ABDOMINAL OBLIQUE MUSCLES

External Abdominal Oblique Muscles

abdominal-oblique-muscleThe external abdominal oblique is a pair of broad, thin, superficial muscles that lie on the lateral sides of the abdomen. Contraction of these muscles can lead to different actions, but they are most well recognized for their lateral flexion and twisting of the trunk known as a lateral bending. The external oblique muscles derive their name from their position in the abdomen, more outward than the internal abdominal oblique, and from the direction of their fibres, which run obliquely (diagonally) on the sides of the abdomen.

The external abdominal obliques originate along the lateral ribs 5 to 12 and insert into the linea alba (midline tissue) of the abdomen, pubis and the hip bone. Their shape is approximately rectangular with the long axis running front (anterior) to posterior (back) along the linea alba. Muscle fibres in the external oblique run medially (close to the midline) and inferiorly (underneath) from the origin to the point of insertion across the sides of the abdomen and the end just lateral to the rectus abdominis muscle.



The location and structure of the external oblique muscles provide them with different possible actions. Contraction of both (left and right) external oblique abdominal muscles together results in the compression of the abdomen (such as in sucking in the intestine), or the bending of the trunk (such as when performing a crunch or sit-up). Contraction of one of the abdominal oblique results in the side bending and twisting of the trunk on the reverse side. In other words, the left external oblique twists and bends the body to the right. The external abdominal oblique muscle helps in the flexion of the trunk using bilateral action, rotation of the body to the opposite side by unilateral action and compression of the abdominal wall. (Helps with urination, defecation, vomiting, and childbirth)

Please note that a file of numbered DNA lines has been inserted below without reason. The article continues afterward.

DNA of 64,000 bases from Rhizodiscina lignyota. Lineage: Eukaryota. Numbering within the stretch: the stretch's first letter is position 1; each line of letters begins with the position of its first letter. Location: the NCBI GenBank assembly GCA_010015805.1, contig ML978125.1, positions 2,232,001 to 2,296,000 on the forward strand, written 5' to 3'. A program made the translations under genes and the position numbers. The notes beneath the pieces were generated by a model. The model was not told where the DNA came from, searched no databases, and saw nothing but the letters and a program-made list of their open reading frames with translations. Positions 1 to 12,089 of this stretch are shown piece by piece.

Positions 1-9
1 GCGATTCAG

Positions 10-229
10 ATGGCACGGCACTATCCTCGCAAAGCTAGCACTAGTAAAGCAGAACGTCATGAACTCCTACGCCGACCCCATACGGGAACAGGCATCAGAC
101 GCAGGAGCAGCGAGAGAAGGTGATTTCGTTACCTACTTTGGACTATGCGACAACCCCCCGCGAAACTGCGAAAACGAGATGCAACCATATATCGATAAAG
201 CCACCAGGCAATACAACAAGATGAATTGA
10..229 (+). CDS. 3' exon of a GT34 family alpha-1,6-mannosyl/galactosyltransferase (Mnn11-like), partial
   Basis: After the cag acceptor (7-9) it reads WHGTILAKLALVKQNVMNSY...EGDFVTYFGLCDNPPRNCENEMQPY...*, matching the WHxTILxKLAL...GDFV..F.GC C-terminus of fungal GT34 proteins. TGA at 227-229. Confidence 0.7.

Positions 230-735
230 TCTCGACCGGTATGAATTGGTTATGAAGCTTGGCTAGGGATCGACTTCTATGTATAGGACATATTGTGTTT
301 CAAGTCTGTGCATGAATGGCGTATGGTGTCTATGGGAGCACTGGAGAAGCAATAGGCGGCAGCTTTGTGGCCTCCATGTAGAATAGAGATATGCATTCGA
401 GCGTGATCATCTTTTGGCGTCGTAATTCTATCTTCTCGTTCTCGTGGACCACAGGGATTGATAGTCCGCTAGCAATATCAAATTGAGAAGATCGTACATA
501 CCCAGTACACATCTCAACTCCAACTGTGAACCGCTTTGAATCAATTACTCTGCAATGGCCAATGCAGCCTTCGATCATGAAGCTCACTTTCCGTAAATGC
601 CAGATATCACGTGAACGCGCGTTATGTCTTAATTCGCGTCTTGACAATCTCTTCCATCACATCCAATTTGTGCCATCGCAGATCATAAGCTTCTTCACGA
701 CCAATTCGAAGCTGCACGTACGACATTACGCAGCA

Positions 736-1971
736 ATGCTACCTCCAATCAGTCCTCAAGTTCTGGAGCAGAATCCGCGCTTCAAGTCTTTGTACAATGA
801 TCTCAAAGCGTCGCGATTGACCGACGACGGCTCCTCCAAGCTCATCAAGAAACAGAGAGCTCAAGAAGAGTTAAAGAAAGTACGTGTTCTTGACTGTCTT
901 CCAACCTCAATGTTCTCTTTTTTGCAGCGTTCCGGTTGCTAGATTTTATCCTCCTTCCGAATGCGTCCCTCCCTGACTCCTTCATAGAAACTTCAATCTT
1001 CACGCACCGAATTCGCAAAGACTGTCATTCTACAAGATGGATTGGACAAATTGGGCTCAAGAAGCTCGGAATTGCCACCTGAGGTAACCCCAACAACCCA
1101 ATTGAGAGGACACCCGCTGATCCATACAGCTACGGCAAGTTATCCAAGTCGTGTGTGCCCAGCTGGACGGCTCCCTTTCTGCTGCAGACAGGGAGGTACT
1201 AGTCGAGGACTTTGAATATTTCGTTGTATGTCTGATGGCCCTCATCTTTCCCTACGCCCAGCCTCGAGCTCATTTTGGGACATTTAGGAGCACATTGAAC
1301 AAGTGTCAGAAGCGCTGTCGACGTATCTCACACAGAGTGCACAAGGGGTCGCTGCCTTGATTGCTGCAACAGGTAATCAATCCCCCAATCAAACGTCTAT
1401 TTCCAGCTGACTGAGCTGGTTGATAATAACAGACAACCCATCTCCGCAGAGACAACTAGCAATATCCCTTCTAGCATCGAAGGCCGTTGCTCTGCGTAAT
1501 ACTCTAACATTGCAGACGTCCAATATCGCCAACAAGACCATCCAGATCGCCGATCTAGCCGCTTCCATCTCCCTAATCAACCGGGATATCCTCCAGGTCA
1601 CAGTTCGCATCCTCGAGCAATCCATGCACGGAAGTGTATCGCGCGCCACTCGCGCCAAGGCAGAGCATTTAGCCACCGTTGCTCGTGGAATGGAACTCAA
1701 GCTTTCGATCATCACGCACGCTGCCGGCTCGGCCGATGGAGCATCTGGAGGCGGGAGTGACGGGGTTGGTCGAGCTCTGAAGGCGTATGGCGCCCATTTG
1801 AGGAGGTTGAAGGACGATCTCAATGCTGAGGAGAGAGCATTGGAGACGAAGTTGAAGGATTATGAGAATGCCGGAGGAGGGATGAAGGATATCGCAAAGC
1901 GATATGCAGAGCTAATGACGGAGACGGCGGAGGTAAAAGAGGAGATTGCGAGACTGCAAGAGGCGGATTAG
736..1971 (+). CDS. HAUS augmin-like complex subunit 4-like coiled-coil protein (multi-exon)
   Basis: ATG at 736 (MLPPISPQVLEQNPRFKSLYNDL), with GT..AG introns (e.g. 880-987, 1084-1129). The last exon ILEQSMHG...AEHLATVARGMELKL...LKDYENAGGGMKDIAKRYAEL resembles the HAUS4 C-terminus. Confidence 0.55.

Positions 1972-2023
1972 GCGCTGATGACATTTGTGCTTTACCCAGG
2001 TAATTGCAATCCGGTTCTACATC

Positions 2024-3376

Internal Abdominal Oblique Muscles

The internal abdominal oblique muscle is located at the sides and the front of the abdomen, and it is the intermediate muscle of three flat muscles in this region, beneath the external oblique and on top of the transverse abdominal muscle. It is wide, thin and irregularly four-sided and occupies the side walls of the abdomen, extending across to the front. Both sides, acting together, bend the spine by drawing the pubis to the xiphoid process (the shortest of the three parts of the breast bone). The internal oblique divides around the rectus abdominis, and joins the transverse abdominis at the back, and the external obliques in the front.



One side also flexes (bends) the spine laterally (sideways) and rotates it, pulling the shoulder of that side forward. The external abdominal oblique muscle is also unevenly four-sided in shape and is superficial (outermost) to the internal oblique muscle. Both sides, acting together, flex the spine, drawing cartilage down toward the pubic bone. One side works alone by bending the spine to one side, rotates it to bring the shoulder on the opposite side to the front. Both of the abdominal oblique muscles together contract to compress abdominal contents, help digestion and assist during forced expiration. The internal abdominal oblique muscle assists in flexion of the trunk through bilateral action, rotation of the trunk on the same side, lateral flexion of the trunk to the same side (unilateral action) and compression of the abdominal wall. Helps with urination, defecation, vomiting, and childbirth.

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